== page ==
Brown was a native of Waxhaw, grew up in Union County and was raised by his aunt and uncle after his parents died. He apprenticed under his uncle, Roosevelt Brown, in the cement and concrete trade and eventually started his own company, A.L. Brown Cement Contractor Grading & Hauling.
Brown and McKoy worked together for more than 35 years.
Giving back to the community where he lived and prospered was important to Brown.
In the 1980s, Brown lent Carl Trice, the funeral home director who buried him Sunday, $10,000 because he was having financial difficulty. Brown gave Trice the money even though he never asked for a loan.
“My daddy had just died,” said Trice, director of Trice Funeral Home in Fuquay-Varina. “He asked me what was the problem. I told him I was ‘money sick.’ He asked me what did I need and told me to meet him at the bank in the morning. I met him at 10:00 and he loaned me $10,000 without blinking an eye.”
Several years ago, Marion Funderburk was appointed pastor at Rogers Chapel Christian Methodist Episcopal Church where Brown was a member.
“He was one of the first people I met,” Funderburk said. “He and his wife allowed me, my wife and our daughter to stay at their house for a little over a year. Not only that, but they didn’t charge me one, red cent. … He was good to me.”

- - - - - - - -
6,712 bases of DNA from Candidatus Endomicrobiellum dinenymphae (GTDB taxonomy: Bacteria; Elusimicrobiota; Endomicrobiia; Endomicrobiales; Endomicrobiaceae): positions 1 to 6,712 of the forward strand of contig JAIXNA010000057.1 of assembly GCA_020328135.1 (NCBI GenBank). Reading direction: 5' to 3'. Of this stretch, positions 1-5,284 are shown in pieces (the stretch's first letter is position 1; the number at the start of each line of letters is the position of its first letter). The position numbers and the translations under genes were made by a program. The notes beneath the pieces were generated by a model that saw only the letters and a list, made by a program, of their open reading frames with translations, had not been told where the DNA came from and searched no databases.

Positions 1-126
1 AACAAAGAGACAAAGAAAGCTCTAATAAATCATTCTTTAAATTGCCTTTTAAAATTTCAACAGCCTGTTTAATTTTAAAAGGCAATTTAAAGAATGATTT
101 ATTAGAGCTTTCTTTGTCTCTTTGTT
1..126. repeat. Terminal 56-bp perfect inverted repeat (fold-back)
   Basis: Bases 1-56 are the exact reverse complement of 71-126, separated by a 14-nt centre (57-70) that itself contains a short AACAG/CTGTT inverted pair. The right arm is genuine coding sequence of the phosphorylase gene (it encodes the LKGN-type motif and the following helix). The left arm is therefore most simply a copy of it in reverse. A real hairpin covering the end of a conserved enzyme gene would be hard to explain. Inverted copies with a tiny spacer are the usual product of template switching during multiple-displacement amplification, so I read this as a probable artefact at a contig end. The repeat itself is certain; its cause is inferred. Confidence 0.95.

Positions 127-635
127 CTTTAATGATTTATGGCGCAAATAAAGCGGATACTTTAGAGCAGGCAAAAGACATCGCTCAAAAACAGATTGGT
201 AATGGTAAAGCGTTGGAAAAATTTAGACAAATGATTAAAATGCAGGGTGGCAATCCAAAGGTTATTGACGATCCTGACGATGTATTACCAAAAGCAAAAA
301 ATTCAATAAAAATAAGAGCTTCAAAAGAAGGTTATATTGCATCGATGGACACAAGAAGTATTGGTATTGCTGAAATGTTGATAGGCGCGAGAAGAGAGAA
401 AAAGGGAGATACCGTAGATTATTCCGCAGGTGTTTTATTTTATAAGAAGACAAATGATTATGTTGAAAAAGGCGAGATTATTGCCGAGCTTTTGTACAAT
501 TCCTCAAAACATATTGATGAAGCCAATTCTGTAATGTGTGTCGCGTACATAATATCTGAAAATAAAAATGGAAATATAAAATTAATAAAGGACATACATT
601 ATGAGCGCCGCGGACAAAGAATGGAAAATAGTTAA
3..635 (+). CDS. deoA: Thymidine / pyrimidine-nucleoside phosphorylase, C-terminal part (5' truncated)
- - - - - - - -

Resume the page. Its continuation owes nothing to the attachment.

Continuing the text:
Brown’s first cousin, Vincent Cassell, 62, of Virginia, heard what Funderburk said and softly murmured from the back of the church, “Arthur was good to everybody.”
An annual party
Two months before the shootings, McKoy moved in to Brown’s Howard Road home, a sprawling cream-colored house with a red-tin roof. The site remained a secured crime scene last week; yellow police tape encircled the home and Brown’s work trucks, trailers and heavy equipment. The sheep and goats that he sometimes kept in a pen in the backyard were gone.
Less than a month before the men died, Brown hosted a party at the home. It was an annual, daylong affair that attracted well over 100 people.
On July 19, Brown’s family members who lived near him on Howard Road called 911 to report the fatal shootings. A basement door had been kicked in, and several family members recalled a pre-dawn disturbance before finding Brown’s body stretched across his bed, dead of at least one gunshot wound.
“There were things thrown on the floor in the bedroom, like they were looking for something,” said Chelsea Elliot, Brown’s 20-year-old niece. “Was it money from the company, or did someone have it in for him?”
Brown’s family found McKoy’s body in a smaller room. Elliot said McKoy appeared to have been shot while he was still asleep because his blanket was still up to his chest.
Brown’s nephew, Carl Diggs, who also lives on Howard Road, thinks the killers knew the layout of the home. Diggs said surveillance cameras that flanked the front of Brown’s home had been disconnected and were pointed upward.
News researcher Peggy Neal contributed to this report.